The power of forgiveness

Whenever a catastrophic event such as suicide or mass shooting occurs, thoughts of despair, anger and justice fill the hearts of people. Investigations and court trials follow such events, and after sentences are handed out, the American public can put that matter at rest and move on from it. These horrible crimes call for action, whether this means placement into a psych ward or behind bars. There is one decision most forget to consider. One that the victim and the victim’s family must face. 

Standing at the podium making a comment at the trial of Bothom Jean, Brandt Jean spoke words of forgiveness to his brother’s killer, Amber Guyger.  

“If you truly are sorry — I know I can speak for myself — I forgive you.” 

Few can dispute the emotional moment in that courtroom Oct. 3. Some view it as a shocking moment, others view it as heartwarming and still more criticize the compassion shown. Regardless of whether Brandt Jean should have forgiven and shown compassion to his brother’s killer, forgiveness can bring peace to those who are wronged.  

There is a lot of hate in America right now. Violent acts, strong political beliefs and hate speech are causing fights all over the country. The Brett Kavanaugh case, 9/11 and the Rodney King incident are just a few examples where disagreements went too far. Situations like these occur mainly due to a hatred of the opposing party.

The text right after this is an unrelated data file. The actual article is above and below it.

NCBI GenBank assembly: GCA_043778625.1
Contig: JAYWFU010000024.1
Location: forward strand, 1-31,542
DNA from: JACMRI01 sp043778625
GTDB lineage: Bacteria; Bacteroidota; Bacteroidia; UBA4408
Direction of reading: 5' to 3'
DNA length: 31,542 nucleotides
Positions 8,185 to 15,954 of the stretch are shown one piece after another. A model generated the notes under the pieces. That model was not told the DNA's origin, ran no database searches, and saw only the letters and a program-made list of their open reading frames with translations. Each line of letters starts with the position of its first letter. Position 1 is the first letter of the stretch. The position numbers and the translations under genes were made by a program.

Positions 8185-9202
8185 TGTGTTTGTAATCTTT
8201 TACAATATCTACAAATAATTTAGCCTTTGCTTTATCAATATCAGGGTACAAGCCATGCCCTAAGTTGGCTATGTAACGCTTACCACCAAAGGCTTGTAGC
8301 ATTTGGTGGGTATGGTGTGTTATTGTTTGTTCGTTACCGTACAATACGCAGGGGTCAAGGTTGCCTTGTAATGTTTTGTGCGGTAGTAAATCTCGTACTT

Why hasn’t racism died? Because of hate between people of different cultures. Why can’t the republicans and democrats get along and compromise? Because most of them hate what each other stands for and have done to each other for power.  

What would happen though if both sides forgave each other of their immoral acts against each other?

A good example of this is post-World War II Germany. After the Allies invaded Berlin and Adolf Hiter killed himself to end World War II, the U.S. and the Soviet Union decided to rebuild Germany. Now, this was not purely an act of forgiveness to be fair. The political war between democracy and communism caused the split of Germany. The important factor, however, is that neither the U.S. or the Soviets held on to hate by taking revenge on the rest of Germany. Now, Germany is a peaceful country. 

This example can also teach that forgiveness does not need to have a mushy ending where everything can return to normal. It can mean going separate ways to keep the peace.  

Forgiveness should be considered by anyone who is wronged. 

Whether it is deserving in any particular case is a whole different conversation, but the peace it can possibly bring should be something to keep in mind. Continuous hate brings continuous sorrows. Who knows how more forgiveness can change the world in a positive way.